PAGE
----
One fault near Diablo Canyon links to another

November 30, 2015

Diablo Canyon Nuclear Power PlantAn earthquake fault that neighbors Diablo Canyon nuclear power plant links to a second, larger fault, scientists have discovered. [SF Chronicle]

The Hosgri fault was discovered three miles offshore of Diablo Canyon during construction of the power plant in 1971. After the discovery, the plant’s design was retrofitted to withstand a magnitude 7.5 earthquake.

Seafloor mapping has now revealed the Hosgri connects to the San Gregorio fault, which is located to the north. When combined, the two faults total 250 miles in length, or more than double the length of the Hosgri.

Generally, the longer a fault is, the more potential there is for powerful shaking. Ground shaking from a quake linking multiple faults could be 20 percent larger than movement on the Hosgri alone.

It remains unclear whether there are breaks in the Hosgri-San Gregorio structure, which could limit a full rupture during an earthquake, said Sam Johnson, a research geologist with the U.S. Geological Survey. The San Andreas fault, for instance, is believed to have distinct north and south sections that would not shake simultaneously, Johnson said.

PG&E spokesman Blair Jones said experts have evaluated a possible rupture linking the Hosgri and other faults, including the San Gregorio and northern San Andreas faults. Scientists found the prospect of that occurring very unlikely, but the plant could still shut down properly, Jones said.

In 2008, the USGS discover another fault in the area, which was dubbed the Shoreline fault. The Shoreline is smaller than the Hosgri fault, but it was discovered less than one mile from the power plant.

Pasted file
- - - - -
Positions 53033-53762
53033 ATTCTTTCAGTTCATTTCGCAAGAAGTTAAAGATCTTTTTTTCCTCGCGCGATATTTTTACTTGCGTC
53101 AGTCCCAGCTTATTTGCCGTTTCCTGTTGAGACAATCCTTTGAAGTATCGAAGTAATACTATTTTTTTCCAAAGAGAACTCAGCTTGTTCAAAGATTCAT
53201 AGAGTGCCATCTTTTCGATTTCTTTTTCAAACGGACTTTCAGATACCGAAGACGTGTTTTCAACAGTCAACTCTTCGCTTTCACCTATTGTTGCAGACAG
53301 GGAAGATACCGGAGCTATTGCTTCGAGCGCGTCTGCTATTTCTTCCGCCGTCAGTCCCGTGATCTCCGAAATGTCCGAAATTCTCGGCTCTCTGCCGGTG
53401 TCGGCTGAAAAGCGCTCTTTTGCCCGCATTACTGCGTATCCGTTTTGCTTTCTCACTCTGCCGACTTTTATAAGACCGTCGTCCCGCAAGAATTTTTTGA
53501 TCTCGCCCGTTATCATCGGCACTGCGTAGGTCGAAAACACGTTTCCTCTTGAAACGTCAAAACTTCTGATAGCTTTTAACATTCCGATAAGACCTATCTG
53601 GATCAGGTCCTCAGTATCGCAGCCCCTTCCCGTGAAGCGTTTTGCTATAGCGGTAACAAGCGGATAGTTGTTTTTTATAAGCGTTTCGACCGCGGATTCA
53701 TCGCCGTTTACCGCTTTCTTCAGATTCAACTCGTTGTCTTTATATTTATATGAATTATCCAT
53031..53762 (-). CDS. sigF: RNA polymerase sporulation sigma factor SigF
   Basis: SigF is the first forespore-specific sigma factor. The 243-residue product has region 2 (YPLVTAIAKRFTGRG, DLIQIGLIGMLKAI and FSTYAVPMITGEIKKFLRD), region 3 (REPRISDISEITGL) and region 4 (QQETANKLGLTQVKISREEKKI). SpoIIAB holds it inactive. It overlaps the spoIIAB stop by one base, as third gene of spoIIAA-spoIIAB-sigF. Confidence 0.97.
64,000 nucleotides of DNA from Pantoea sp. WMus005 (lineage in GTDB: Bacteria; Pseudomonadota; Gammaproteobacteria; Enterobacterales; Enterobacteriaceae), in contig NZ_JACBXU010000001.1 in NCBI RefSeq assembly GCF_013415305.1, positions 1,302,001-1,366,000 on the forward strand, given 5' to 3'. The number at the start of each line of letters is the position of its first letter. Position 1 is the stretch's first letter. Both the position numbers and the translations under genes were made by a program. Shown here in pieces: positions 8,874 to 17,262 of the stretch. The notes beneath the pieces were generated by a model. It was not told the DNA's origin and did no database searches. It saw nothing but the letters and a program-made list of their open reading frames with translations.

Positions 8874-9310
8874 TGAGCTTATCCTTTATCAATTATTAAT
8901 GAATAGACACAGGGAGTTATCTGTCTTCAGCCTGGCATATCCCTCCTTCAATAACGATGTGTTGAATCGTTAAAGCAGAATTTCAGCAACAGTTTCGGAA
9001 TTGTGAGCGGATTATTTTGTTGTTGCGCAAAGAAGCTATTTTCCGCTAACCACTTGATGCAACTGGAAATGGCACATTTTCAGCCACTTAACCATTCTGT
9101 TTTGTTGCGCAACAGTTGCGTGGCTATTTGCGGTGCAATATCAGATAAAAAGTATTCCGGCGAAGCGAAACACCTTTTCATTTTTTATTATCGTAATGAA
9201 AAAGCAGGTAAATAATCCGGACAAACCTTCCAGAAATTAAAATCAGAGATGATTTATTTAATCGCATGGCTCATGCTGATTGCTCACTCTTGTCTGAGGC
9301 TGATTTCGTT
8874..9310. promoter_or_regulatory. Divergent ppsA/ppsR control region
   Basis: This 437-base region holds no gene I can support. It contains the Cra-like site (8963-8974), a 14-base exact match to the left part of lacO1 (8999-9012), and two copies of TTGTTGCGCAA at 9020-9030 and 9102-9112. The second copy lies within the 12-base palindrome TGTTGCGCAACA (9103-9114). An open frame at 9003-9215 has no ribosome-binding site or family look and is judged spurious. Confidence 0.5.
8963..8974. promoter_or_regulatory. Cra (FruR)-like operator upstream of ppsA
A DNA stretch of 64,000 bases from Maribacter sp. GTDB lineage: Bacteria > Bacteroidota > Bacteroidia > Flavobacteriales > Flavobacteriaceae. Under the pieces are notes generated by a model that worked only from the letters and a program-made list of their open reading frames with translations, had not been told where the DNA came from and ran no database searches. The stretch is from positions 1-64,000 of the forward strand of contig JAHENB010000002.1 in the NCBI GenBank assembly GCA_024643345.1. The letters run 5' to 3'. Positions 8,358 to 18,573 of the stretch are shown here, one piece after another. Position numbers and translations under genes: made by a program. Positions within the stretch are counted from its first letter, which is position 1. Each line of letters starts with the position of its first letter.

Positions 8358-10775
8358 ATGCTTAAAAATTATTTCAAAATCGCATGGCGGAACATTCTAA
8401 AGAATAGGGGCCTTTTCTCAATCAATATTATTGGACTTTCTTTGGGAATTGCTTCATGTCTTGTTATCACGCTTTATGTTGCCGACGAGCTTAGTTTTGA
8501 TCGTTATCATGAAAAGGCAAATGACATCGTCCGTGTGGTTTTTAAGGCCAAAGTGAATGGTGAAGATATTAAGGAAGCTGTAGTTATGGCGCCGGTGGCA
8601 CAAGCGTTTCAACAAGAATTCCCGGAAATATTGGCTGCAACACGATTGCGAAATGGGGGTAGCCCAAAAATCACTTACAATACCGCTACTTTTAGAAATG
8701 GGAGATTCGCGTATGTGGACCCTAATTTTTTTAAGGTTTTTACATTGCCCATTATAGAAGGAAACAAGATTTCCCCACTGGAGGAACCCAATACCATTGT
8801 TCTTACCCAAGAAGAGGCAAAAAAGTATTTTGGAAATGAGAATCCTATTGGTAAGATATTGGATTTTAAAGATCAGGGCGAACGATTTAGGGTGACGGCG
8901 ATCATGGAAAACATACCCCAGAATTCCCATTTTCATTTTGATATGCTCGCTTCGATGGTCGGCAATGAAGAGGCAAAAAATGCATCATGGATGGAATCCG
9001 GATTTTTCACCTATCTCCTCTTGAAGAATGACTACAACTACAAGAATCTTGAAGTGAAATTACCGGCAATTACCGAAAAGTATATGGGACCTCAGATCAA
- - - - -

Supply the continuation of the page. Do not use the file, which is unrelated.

Earlier this year, the Nuclear Regulatory Commission directed Diablo Canyon to conduct in-dept analysis of earthquake risks by June 2017. Diablo Canyon is among the nuclear power plants in the United States that is most vulnerable to ground shaking, the NRC found.

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Can you hear that large sucking sound???

That’s the jobs and tax revenue going with Diablo if it closes.

PGE has been a excellent corporate citizen of SLO county.

Economic Benefits of Diablo Canyon Power Plant – An Economic Impact Study.

DCPP produced an estimated 18,566 megawatt hours of electricty in 2011, with a wholesale

value of $675.6 million. In conjunction with the utilization of the industry-standard IMPLAN®

software version 3.0 to analyze the impact of local expenditures for goods and services

exceeding $22 million, a local payroll of $202.5 million, and 714 local retired PG&E employee pensions totaling over $19 million, this created a total 2011 economic impact on San Luis Obispo and Northern Santa Barbara counties of $919.8 million (Figure 1).

The plant will close at some point, local governments need to prepare for that eventuality. Even if Diablo is re licensed, it will only be for 20 years. The tax revenues from the plant will depreciate as the plant ages. This has already happened to some extent. For example, arounf 2000, the San Luis Coastal district had to close schools due to declining revenue from Diablo Canyon.

As for PG&E being an excellent corporate citizen, ask the folks in San Bruno how they feel about PG&E. PG&E only cares about lining its own pockets.

Since the plant is already old (built in the 70s, years of construction fubars and delays, opened in the early 80s), it might be time to retire the Plant. Re licensing from the Nuclear Regulatory Commission would only add another 20 years to the plants life, after which in all likelihood Diablo Canyon will close. San Onofre in northern San Diego County, the only other nuclear plant in California, closed a few years back,

This is not surprising. PG&E would like us to believe Hosgri is isolated. However, geologists know that all these faults running more or less parallel, including the Hosgri and San Andreas, are a single fault system. They also know now that quakes can “jump” from one to another of these previously-assumed-to-be-independent faults. Diablo is doomed, some day, due to this. Let’s hope not till it gets shut down, whenever that may be. Some day maybe we’ll learn that San Andreas and Cascadia are linked — what a mess that could be!

Why are you guys thumbs-downing a factual scientific summary? Must be a bunch of science-deniers out there.